SANDY SEEP TRAIL
|Sandy Seep Trail below east slopes of Elden Mtn|
Short, easy and scenic, the Sandy Seep Trail offers quick access to a network of routes on the east flanks of Mount Elden in northeast Flagstaff. While the 1.5-mile path makes for a sweet standalone hike, it also serves as an on-ramp for the 42-mile, city-circling Flagstaff Loop Trail and the 800+-mile, state-traversing Arizona National Scenic Trail.
|Extend the hike at the "sign vortex"|
In addition, the route can be used to access two heart-pumping trails---Little Bear and Heart--that climb steep slopes to the ridgelines of Elden Mountain.
|Slimleaf lima beans bloom May - October|
Located just a few clicks north of downtown off US 89, the old standard trail has been a stalwart pillar of the Mount Elden/Dry Lakes Hills trail system in Coconino National Forest.
|Mt. Elden seen from Sandy Seep Trail|
Having already survived several devastating wildfires including the 1977 Radio Fire and the 2010 Schultz Fire, the trail is also within the scope of proposed changes that will improve forest health and enhance user experience in the popular recreation hub. You can weigh in on how the changes might roll out.
|Western blue flax blooms in clearings Apr-Sept|
Coconino National Forest is asking for public input regarding proposed improvements to the non-motorized trails in the Mount Elden/Dry Lake Hills area in northeast Flagstaff. Popular hiking, biking and equestrian trails in the heavily-used area have been deteriorating and a maze of unauthorized paths have resulted in environmental damage, trail-user confusion and safety concerns. The proposed project includes plans for sustainable new trail construction, re-routes of existing trails, trailhead improvements and closure of some wildcat paths.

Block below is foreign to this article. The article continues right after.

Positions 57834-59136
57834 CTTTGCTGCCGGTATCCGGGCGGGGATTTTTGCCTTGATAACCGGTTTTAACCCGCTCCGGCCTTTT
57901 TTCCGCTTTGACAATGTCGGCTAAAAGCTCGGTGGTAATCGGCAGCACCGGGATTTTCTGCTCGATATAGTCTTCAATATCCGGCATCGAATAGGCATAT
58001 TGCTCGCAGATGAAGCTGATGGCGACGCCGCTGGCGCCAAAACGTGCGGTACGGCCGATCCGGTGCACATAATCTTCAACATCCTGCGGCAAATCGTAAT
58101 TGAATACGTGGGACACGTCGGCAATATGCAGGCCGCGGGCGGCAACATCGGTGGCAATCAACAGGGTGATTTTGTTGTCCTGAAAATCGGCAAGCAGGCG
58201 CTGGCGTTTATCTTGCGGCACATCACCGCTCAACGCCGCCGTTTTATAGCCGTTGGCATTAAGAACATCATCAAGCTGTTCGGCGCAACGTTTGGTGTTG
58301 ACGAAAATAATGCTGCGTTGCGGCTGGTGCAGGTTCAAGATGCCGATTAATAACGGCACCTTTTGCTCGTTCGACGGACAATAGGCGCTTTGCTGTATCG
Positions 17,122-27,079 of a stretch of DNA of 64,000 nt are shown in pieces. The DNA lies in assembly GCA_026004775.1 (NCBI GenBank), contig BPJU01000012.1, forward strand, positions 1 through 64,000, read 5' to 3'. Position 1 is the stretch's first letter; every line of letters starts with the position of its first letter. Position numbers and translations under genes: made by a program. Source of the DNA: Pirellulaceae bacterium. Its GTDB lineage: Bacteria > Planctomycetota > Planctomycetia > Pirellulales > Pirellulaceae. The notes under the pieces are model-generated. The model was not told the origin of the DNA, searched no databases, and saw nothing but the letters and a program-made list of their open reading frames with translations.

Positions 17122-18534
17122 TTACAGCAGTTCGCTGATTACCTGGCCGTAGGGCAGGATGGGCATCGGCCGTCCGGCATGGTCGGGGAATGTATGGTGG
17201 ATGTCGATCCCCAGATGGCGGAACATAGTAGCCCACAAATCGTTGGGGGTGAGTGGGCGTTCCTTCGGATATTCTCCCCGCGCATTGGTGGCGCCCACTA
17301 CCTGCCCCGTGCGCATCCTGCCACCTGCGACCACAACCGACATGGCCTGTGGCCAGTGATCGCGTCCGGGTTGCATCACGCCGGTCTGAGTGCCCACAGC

The public may comment online or at scheduled in-person events between June 1 and July 1, 2021. Here’s the link to the plan maps, environmental analysis, contacts and comment form: https://www.fs.usda.gov/detail/coconino/news-events/?cid=FSEPRD917886
|View of the seep from the Arizona Trail|
In the meantime, hit the Sandy Seep Trail to gain an appreciation for this beautiful mountainous region and see for yourself what a re-boot will do for the area. From the trailhead, the path is wide and easy to follow. You’ll pass the first Arizona Trail/Flagstaff Loop junction at the 0.1-mile point before the path veers right through spotty pines and oak glens. Views of 9,299-foot Mount Elden and 9,018-foot Little Elden Mountain bolster the trail’s western edge. Sandy Seep Trail ends at the “sign vortex” at the 1.5-mile point. Interestingly, the seep is not located on the eponymous trail, but a few yards ahead on the Little Elden Trail.
|Look for Spreading Dogbane June-August|
|Use this trail to access the Little Bear Trail|
To get there, follow the Little Elden/Arizona Trail another 0.2-mile to where an Arizona Trail sign steers hikers to the right. Within a few yards, the trail rises above a sunken basin ringed with reeds and wildflowers.
|Sandy Seep is an onramp to the AZT and Flagstaff Loop|
Sometimes soggy, but mostly dry, the seep is a favorite hangout for local wildlife like deer, squirrels and rabbits. For an easy stroll, make the seep your turnaround point, or another good day hike out-and-back option is to continue another 2.7 miles to the Little Elden Springs trailhead.
|Scenic spot on the Little Elden/Arizona Trail|
LENGTH: 3 miles round trip for Sandy Seep or 8.4 miles roundtrip to the Little Elden Spring trailhead and back.
ELEVATION: 6,885 – 7,270 feet or 6,885 - 7,320 feet
Sandy Seep Trailhead as described here:
In Flagstaff, take US 89 north toward Page. One half mile beyond the Townsend/Winona Road intersection, turn left onto Forest Road 9139 and continue a few yards to the trailhead.
Little Elden Spring Trailhead option:
Drive 5 miles northeast of In Flagstaff go 5 miles north on US 89 to Elden Spring Road (Forest Road 556), turn left and continue 3.5 miles to the Little Elden Springs trailhead on the right.
INFO: Coconino National Forest
Arizona Trail Association
Flagstaff Loop Trail